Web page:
When you are trying to find the best assisted living situation for yourself or a loved one, working with a senior living advisor can be helpful in learning about the choices available in your community. They can streamline the search and selection process, save you leg work, and even help you negotiate with senior living communities.
When you are looking for a senior living facility for yourself or a loved one, you may be confused with the many choices. You have driven by some places that all look fine and visited websites that make your options look wonderful. But are they the right place for you?
Unfortunately, appearances -and website presentations – can be deceiving. An assisted living advisor can help you find the right placement for a parent or yourself.
What Are The Main Advantages Of Using A Senior Living Advisor?
There are so many different types of facilities out there. The advisor can help you learn the difference between each.
One of the main determinants of what the advisor will suggest is how able the person is to manage activities of daily living (ADLs). People who need assistance completing basic things, such as bathing, toileting, feeding themselves, etc., often require a care provider to help complete these ADLs. Often these individuals can still live on their own, but they just require in-home assistance to assist with their care needs.
Many families act as unpaid caregivers or hire someone to help in providing many levels of care for your beloved family members or anything from bathing to light housework. In-home care can be more economical, but when the loved one’s needs become more extensive, a facility may be better able to meet their needs. If you have explored the caregiver route and find it doesn’t work, a senior living advisor can help you make the next step.
Common choices include:
- Independent Senior Housing: Sometimes, people prefer to live within a facility that only allows senior citizens to reside there. Senior communities of single-family homes or apartments target older adults with activities and programming.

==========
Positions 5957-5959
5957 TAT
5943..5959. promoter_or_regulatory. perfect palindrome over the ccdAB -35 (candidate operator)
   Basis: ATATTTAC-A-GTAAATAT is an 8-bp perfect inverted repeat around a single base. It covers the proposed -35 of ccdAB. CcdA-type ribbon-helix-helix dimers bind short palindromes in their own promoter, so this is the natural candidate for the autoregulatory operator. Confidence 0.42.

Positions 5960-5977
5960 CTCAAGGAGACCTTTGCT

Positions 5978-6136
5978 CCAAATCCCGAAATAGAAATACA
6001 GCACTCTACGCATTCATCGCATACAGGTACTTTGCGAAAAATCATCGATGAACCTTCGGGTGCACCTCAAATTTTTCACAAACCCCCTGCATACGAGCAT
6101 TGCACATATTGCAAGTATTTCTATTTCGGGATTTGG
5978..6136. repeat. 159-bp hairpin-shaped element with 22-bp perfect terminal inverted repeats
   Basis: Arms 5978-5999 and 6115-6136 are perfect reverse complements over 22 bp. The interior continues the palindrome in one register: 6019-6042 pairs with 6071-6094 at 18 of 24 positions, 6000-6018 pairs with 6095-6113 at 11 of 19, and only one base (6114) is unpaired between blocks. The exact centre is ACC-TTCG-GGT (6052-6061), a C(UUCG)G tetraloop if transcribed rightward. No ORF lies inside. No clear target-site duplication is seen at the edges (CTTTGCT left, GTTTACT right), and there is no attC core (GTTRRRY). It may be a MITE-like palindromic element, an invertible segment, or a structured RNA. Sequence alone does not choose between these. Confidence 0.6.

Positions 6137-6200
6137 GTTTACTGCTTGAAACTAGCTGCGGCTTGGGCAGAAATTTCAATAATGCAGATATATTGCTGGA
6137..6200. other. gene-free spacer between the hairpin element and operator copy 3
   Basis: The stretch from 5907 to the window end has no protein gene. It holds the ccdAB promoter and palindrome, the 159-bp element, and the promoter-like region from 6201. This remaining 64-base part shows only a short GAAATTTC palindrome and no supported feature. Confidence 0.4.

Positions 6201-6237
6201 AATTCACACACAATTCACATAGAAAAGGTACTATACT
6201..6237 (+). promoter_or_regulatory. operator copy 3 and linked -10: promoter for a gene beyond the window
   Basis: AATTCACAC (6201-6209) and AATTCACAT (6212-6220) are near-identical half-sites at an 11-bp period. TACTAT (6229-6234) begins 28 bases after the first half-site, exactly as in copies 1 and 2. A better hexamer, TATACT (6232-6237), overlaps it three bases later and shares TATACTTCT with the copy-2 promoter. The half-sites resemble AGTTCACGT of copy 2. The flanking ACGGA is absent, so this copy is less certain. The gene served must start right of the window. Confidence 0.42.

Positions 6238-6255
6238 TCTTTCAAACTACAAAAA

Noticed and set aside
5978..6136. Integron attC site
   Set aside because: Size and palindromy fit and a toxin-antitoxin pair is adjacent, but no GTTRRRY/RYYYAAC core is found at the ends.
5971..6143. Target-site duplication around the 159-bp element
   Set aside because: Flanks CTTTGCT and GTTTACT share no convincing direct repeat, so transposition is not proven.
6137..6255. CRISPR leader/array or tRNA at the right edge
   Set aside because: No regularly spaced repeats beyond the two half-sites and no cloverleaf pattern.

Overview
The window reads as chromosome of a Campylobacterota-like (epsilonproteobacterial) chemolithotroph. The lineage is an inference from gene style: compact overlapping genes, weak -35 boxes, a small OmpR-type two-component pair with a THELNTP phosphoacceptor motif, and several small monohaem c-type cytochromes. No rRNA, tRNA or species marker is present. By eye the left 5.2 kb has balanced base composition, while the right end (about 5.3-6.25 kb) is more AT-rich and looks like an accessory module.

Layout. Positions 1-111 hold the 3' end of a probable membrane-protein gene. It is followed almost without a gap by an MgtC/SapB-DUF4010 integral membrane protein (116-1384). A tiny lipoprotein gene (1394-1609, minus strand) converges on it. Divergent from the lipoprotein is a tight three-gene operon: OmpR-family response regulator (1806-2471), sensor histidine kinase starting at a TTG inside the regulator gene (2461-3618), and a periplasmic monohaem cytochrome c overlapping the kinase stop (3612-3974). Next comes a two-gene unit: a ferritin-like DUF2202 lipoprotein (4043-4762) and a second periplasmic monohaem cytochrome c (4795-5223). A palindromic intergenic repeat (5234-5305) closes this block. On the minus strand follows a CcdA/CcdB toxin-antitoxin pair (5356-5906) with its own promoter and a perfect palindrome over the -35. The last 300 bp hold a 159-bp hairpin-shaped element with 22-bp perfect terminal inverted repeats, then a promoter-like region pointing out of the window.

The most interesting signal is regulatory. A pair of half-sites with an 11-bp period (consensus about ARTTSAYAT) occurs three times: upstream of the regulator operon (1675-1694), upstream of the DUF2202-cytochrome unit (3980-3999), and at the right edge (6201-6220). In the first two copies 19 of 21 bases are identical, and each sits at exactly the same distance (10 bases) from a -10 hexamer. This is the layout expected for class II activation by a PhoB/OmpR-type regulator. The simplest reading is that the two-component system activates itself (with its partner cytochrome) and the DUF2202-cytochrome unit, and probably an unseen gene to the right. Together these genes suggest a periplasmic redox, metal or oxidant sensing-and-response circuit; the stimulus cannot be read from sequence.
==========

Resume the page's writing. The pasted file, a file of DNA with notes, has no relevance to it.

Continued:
- Retirement Community: Like independent housing, a retirement community caters to those who are independent but want a more communal feel. Some facilities are for adults who enjoy an active lifestyle and may have golf courses, fitness centers, and other amenities.
- Assisted Living Facility: Those who cannot live independently because of their ADL needs can move into an assisted living facility. These facilities are move-in ready and offer some independence for the older adults who reside there, but they also have help when needed.
- Memory Care Unit: People with Alzheimer’s disease or other forms of dementia may require a memory care unit in order to ensure their well-being. These units are often in an assisted living facility or nursing home.
- Nursing Homes: Individuals who require skilled nursing care usually require living within a nursing home.
What Is The Difference Between An Assisted Living Advisor And A Senior Advisor?
An assisted living advisor is known by other terms, such as senior care consultant, senior living care professional, elder care advisor, or senior advisor. Regardless of the title, they do the same thing. These advisors work to guide individuals and their families through the process of finding senior housing. These specialists look at the needs and needs of the individual and then find possibilities that fit into their budget.
An assisted living advisor focuses primarily on assisted living communities and facilities. In contrast, other types of senior advisors might also have knowledge of other types of housing, such as retirement communities, independent living, etc.